Changing face of newspaper ads has its own story to tell

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“ADVERTISING”, the philosopher and author Marshall McLuhan once said, “is the greatest art form of the 20th Century.”

Many people would probably disagree but there’s no doubt it has become an inescapable part of our everyday lives. The growth of the internet has taken advertising to another level, but while technology has transformed the way in which we’re sold everything from washing machines to holidays, advertising is anything but a modern phenomenon.

Newspapers were, and still are, an important way of getting your message across. Today, newspaper adverts tend to divide roughly into two groups. The smaller “classified” ads are specific and personal and are there to inform – whether about items for sale, job vacancies, or friends or partners wanted.

The bigger “display” advertisements, are usually commercial and are designed to catch our eye, while adverts for some things like houses or cars can be either classified or display, or a bit of both.

The job of advertisements in the first newspapers back in the mid-17th century was largely to inform, although that wasn’t always the case. Those for products designed to cure all manner of ailments, from corns and minor aches to syphilis, would have struggled to get past today’s trading standards regulations. The Wright family, who owned the Leeds Intelligencer at the beginning, sold some of these quack medicines and the advertisements they ran for their dodgy cures made highly improbable claims about their efficacy.

There was also the “famous” Patent Ointment. “A never failing remedy for the itch in one night’s time. It entirely cleanses the body from all spots, blotches, scurvical itching or breakings-out whatsoever as thousands to their great joy have happily experienced.” If you didn’t have the itch, the newspaper advertised another snake-oil called Jackson’s Tincture which offered relief for almost everything else. “For rheumatism, gravel, stone, choleric or griping of the guts, or any such windy disorder. Likewise burns, scalds, bruises, strains, old ulcers or swellings of any kind it cures to admiration.”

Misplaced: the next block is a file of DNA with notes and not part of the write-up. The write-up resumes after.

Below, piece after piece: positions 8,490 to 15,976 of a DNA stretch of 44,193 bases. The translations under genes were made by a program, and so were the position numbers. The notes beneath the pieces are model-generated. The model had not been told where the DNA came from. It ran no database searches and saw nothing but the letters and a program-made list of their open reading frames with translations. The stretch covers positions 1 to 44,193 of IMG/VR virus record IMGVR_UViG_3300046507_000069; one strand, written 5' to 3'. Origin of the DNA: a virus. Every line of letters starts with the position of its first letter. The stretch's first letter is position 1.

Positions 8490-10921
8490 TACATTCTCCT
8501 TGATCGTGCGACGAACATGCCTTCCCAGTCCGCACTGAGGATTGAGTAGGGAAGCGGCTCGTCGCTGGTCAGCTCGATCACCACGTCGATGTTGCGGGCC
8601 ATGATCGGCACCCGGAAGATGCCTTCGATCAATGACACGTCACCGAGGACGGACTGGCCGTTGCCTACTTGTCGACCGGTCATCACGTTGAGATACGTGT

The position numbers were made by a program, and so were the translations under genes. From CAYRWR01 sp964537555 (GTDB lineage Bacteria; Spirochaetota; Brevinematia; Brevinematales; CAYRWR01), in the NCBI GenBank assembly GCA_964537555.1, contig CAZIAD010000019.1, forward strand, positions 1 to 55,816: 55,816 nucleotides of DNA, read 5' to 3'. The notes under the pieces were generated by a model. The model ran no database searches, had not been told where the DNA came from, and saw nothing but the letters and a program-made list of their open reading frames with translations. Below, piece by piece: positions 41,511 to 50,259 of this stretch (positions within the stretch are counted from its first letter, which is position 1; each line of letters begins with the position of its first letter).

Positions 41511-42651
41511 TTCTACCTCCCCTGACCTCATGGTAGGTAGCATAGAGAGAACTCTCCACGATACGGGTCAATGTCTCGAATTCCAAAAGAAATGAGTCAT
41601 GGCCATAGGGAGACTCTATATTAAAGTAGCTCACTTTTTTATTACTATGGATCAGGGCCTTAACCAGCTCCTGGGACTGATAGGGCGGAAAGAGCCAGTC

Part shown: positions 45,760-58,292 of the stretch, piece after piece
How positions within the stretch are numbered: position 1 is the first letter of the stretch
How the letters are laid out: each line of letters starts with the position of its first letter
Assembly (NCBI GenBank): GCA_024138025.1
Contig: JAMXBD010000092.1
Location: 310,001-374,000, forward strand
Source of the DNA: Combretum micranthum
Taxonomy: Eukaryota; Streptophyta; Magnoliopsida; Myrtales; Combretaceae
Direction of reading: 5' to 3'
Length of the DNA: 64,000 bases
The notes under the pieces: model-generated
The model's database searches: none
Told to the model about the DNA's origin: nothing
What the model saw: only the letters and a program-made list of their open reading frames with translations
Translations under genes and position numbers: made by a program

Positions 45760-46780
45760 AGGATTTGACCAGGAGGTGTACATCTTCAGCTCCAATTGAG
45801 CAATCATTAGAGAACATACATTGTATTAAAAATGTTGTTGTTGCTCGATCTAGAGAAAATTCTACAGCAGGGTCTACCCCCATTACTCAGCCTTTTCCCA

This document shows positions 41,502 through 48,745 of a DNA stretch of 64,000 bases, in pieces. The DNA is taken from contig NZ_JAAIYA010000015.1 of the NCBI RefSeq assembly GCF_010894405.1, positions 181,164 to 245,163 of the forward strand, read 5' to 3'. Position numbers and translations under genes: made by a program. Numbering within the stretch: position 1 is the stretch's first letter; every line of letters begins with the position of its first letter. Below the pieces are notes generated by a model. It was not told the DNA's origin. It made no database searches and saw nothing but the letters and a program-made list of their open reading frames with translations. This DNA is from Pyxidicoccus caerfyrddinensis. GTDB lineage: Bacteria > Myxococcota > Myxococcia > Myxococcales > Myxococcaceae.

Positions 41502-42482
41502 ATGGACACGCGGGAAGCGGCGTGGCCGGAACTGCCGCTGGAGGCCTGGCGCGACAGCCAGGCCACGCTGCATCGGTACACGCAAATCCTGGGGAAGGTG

Quite often the advertisements made better reading than the newspaper’s stories in those early days. There’s a directness and an attention to personal detail that many journalists at the time struggled to grasp. They reflect the busy ant-hill of 18th century life and through them you can begin to piece together a picture of the kind of society it was.

This one in the Intelligencer on March 16, 1762 was purely informative. “Abstract of the Act for granting to His Majesty several duties of windows and lights. The following rates and duties are to take place from and after 5th April 1762. Houses containing 1, 2, 3, 4, 5, 6 and seven windows pay only for each house three shillings; 8 windows pay 11 shillings; 9 windows pay 12 shillings; 10 pay 13 shillings; 11 pay 14 shillings, 12 pay £1 1 shilling and every window above 12, 1/6d.”

The window tax was what we might call a progressive tax today – designed to fall most heavily on the better-off. It was reasoned the bigger the house, the more windows it was likely to have and the more the occupants would have to pay. Many tried to avoid it – this is the reason for the bricked-up windows so often seen in Georgian houses.

The history of newspaper advertising goes back to 1647 when the first one appeared for a book. The following year, a newspaper called the Impartial Intelligencer carried another from a gentleman in Suffolk who was offering a reward for two stolen horses.

From such lowly commercial beginnings advertisements grew into something that would change the basis of newspaper economics. And while the messages may have changed, the methods are still familiar.

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